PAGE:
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The Fruit Gardens of Ancient Southeast Asian Buddhist Centres

In many Buddhist centres all over the world, open areas are fodders for the imaginative mind to create natural spaces that intertwines with spiritual serenity. The dreamers of such designs almost always use two yardsticks as successful measures, which are spaces that encourage tranquility and contemplation.

These gardens serve as sacred havens for meditation and self-reflection. Among the most celebrated exemplars are the Zen gardens of Japan and the Chinese Tang gardens, both renowned for their harmonious designs and profound symbolism. Within these meticulously crafted landscapes, the interplay of art, nature and spirituality transports visitors to a realm of inner peace and enlightenment, inviting them to embark on a profound journey of self-discovery and oneness with the universe.

A zen garden at Tenryuji, Kyoto

This essence of nature - both human and natural - by and large are reflective of the natural environment where the centre is constructed. An example would be the Sasanarakkha Buddhist Sanctuary near Taiping, Malaysia. Situated inside a rainforest up on a small hill, the monastery blends serenely with the secondary (or human disturbed) jungle.

The picturesque Sasanarakkha sima hall (Taiping, Malaysia), surrounding by forests

But are Buddhist inspired gardens only useful for aesthetics and meditative contemplation? A look at ancient Buddhist centres in Southeast Asia, one in Palembang, Sumatra (Indonesia) and Sukhothai, Thailand tells a different story. These gardens not only regard aesthetics as important for personal cultivation, they also incorporate community elements of sharing and well-being.

The Fruit Gardens of Palembang

Between 671 and 702, Sri Jayanasa, also known as Dapunta Hyang Sri Jayanasa, became the first Maharaja (Emperor) of Srivijaya and thought to be the dynastic founder of Kadatuan (Empire of) Srivijaya. His name was mentioned in the series of Srivijayan inscriptions dated from late 7th century CE dubbed as the "Siddhayatra inscriptions", describing his sacred journey to acquire blessings and also to conquer neighboring areas.

Sri Jayanasa was a devout Buddhist, and his reign saw the rise of Mahayana Buddhism in Srivijaya. He also promoted the use of Sanskrit in the government and administration of the empire. Sri Jayanasa's reign was a time of great prosperity for Srivijaya, and the empire became a major regional power.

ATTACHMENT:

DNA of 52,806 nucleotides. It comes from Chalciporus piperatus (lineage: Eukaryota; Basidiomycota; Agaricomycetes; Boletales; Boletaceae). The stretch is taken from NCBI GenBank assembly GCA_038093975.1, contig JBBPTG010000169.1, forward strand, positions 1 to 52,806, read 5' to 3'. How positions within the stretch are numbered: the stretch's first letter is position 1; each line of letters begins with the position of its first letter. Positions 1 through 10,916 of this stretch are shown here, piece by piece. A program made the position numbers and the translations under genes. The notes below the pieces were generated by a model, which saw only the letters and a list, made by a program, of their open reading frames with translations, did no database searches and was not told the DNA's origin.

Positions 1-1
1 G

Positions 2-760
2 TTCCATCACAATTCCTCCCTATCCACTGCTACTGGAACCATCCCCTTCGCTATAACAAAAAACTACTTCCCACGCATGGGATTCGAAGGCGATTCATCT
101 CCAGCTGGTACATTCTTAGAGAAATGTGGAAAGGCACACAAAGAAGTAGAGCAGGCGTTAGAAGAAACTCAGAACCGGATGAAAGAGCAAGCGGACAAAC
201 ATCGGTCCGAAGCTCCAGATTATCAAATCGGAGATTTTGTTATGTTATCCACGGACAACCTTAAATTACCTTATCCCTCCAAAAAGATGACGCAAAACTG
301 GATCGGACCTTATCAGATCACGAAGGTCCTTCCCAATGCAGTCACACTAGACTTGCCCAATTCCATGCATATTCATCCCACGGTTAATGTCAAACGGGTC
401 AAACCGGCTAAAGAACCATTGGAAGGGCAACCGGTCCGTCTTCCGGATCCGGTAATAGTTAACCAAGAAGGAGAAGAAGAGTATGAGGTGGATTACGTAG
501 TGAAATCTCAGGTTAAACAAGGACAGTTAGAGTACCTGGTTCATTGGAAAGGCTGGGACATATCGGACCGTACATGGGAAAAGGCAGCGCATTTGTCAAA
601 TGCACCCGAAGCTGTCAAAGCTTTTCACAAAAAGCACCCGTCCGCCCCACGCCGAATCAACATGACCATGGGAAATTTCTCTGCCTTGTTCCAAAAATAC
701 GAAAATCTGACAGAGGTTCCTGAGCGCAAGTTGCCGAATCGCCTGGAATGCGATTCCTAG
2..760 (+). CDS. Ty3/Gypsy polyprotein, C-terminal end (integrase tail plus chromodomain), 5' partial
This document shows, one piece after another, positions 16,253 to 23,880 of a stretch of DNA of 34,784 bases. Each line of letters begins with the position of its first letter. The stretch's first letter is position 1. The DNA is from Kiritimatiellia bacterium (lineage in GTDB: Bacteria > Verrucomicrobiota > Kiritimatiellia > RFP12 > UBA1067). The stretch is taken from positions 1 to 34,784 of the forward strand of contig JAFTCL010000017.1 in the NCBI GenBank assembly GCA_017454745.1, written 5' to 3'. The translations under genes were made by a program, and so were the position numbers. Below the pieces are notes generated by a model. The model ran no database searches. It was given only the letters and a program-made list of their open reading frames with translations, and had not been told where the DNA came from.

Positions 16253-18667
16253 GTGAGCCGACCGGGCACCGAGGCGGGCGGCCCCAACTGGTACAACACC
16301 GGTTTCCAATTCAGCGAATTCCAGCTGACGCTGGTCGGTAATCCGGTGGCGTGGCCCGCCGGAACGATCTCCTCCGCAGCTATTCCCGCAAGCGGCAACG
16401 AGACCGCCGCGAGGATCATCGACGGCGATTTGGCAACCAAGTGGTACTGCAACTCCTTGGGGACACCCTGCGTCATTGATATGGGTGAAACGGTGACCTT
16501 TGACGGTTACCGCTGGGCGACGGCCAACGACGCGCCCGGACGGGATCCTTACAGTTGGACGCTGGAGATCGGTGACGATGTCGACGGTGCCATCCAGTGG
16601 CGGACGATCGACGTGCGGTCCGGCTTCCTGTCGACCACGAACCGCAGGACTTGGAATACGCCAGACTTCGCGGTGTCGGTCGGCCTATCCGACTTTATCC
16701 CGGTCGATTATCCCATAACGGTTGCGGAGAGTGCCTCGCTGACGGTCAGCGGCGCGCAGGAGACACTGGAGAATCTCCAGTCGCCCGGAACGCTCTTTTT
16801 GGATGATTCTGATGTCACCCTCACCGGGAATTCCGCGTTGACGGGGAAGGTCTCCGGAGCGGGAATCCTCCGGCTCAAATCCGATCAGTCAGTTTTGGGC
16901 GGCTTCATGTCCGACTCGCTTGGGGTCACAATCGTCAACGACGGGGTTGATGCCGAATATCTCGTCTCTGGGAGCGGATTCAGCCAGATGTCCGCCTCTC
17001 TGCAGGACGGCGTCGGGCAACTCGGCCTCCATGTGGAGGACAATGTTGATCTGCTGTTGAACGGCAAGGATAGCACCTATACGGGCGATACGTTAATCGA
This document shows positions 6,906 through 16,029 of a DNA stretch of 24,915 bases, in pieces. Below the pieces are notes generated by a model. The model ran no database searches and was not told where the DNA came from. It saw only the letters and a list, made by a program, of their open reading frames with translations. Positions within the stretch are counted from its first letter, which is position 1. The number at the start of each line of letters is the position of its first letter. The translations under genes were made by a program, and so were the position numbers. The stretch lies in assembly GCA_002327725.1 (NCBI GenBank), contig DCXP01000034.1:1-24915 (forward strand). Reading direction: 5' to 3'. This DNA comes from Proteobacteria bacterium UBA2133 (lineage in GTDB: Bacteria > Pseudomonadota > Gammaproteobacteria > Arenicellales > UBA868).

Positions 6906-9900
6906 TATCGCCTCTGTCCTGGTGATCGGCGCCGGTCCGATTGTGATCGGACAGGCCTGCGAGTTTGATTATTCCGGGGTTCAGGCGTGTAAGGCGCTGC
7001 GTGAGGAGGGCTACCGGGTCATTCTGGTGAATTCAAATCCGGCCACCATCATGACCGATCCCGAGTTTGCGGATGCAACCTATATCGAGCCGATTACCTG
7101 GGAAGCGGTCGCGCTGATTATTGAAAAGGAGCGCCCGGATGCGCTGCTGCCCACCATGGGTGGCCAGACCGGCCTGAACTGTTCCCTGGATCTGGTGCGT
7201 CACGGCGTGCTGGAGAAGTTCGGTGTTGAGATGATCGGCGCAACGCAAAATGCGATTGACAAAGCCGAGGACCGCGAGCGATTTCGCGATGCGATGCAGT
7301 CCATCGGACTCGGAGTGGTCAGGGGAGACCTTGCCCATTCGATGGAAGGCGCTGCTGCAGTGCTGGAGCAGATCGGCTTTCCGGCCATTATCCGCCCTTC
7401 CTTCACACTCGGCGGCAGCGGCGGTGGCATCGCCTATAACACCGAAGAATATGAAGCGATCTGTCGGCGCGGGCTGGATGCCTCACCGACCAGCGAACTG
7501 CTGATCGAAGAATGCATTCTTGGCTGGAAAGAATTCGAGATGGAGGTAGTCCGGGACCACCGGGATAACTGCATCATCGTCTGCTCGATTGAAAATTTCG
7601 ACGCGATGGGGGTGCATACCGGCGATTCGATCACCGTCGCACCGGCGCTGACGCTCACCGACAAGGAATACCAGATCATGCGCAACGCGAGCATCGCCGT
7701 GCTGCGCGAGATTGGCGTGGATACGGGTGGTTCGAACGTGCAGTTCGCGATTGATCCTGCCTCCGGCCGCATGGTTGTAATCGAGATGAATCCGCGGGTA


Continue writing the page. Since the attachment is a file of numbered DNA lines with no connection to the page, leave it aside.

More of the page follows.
In the 7th-century Talang Tuo inscriptions, discovered in the 1920s by a Dutch officer, tells a story of the establishment of the Śrīksetra park by the Maharaja.

The key points of the inscription are as follows:

  • The park was established for the well-being of all creatures.

  • It was a bountiful park with many fruit trees and plants.

  • There were ponds and wells for water, and animals were provided for.

  • The park was a place of peace and tranquility.

The Talang Tuo inscription provides insights into the Sri Jayanasa's religious beliefs, his concern for the welfare of his subjects, and his efforts to create a peaceful and prosperous realm.

Candi Gumpung, a Buddhist temple at the Muaro Jambi Temple Compounds of the Melayu Kingdom, later integrated as one of Srivijaya's important urban centre

Again, the fruit gardens of Palembang of this period were a source of great pride for the people of Srivijaya Empire. The gardens were located in the Talang Tuo region, which was known for its fertile soil and abundant water supply. The gardens were home to a wide variety of fruit trees, including betel nuts, sugar palm, coconuts, pumpkins, spinach and sago palm. The fruits were not only delicious, but they were also seen as a symbol of the empire's wealth and power. They were a source of food, income and beauty and they played an important role in the cultural and religious life of the empire.

The gardens were also a place of religious significance. The Talang Tuo inscription describes how Sri Jayanasa built a Buddhist monastery in the gardens. The monastery was dedicated to the bodhisattva Avalokitesvara, the "Goddess of Compassion." The gardens were thus seen as a place where people could come to find peace and tranquility.

Here are some additional details about the fruit gardens of Palembang:

  • The gardens were laid out in a grid pattern, with walkways that led between the trees.